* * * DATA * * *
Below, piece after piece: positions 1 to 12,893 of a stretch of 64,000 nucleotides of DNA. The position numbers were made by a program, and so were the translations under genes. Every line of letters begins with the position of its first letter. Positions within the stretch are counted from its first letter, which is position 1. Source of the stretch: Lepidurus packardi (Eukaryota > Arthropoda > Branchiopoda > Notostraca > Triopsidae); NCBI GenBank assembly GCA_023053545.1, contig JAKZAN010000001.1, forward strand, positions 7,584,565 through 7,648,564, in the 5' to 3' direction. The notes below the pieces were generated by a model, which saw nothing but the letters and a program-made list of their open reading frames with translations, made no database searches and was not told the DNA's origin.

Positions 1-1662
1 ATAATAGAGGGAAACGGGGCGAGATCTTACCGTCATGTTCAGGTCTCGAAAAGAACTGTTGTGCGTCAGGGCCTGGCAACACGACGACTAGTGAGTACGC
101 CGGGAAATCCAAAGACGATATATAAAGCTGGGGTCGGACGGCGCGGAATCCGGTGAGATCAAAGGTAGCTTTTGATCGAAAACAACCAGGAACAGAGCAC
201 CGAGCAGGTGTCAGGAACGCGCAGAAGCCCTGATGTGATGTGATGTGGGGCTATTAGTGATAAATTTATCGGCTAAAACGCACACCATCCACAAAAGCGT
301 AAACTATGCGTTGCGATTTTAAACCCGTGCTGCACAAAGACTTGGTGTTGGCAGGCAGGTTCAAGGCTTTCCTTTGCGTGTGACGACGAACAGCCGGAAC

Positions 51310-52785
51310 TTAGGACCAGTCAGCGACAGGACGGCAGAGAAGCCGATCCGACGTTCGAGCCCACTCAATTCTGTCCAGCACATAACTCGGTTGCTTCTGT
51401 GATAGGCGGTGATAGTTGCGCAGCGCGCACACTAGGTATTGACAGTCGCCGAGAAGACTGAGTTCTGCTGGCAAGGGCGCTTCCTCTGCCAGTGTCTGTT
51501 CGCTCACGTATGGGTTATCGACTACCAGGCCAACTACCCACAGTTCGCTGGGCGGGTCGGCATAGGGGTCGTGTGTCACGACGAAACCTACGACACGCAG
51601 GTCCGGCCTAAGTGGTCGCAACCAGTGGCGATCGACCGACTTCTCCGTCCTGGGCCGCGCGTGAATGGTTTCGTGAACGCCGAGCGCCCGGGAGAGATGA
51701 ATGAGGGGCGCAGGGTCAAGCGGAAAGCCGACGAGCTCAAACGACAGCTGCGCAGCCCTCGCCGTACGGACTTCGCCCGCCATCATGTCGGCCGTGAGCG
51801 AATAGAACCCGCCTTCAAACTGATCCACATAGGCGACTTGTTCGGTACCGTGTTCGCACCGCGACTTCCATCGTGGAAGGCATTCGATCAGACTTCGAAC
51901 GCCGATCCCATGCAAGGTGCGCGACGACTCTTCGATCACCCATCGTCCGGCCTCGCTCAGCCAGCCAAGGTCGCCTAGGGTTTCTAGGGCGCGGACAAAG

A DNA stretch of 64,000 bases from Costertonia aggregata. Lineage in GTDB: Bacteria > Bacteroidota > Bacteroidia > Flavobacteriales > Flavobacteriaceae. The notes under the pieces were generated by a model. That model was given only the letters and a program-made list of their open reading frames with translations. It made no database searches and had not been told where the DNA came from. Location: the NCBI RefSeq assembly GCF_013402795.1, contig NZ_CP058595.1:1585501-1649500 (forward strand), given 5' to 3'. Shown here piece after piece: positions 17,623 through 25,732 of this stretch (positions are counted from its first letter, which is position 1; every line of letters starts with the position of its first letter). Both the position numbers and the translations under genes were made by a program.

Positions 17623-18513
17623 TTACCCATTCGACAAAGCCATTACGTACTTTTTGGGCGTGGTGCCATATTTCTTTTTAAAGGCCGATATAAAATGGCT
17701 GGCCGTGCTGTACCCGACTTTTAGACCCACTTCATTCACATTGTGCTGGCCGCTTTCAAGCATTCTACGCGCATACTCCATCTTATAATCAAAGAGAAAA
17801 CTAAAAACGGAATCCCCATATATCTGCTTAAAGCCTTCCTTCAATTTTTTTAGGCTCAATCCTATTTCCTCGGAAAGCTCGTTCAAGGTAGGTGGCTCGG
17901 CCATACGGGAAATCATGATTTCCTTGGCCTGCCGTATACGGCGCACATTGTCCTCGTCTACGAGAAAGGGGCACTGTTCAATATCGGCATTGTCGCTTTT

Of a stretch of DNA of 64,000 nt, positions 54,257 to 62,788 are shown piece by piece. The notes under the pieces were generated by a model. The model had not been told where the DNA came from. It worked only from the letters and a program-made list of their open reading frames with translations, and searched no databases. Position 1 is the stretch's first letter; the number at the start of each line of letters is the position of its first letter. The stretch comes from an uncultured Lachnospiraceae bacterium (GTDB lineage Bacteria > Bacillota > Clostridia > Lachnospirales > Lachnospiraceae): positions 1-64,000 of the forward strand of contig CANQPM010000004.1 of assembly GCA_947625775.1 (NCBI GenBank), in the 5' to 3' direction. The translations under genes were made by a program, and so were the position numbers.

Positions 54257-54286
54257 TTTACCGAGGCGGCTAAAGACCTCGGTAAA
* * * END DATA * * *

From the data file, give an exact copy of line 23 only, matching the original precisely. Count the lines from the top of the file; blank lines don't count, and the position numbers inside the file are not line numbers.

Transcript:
54257 TTTACCGAGGCGGCTAAAGACCTCGGTAAA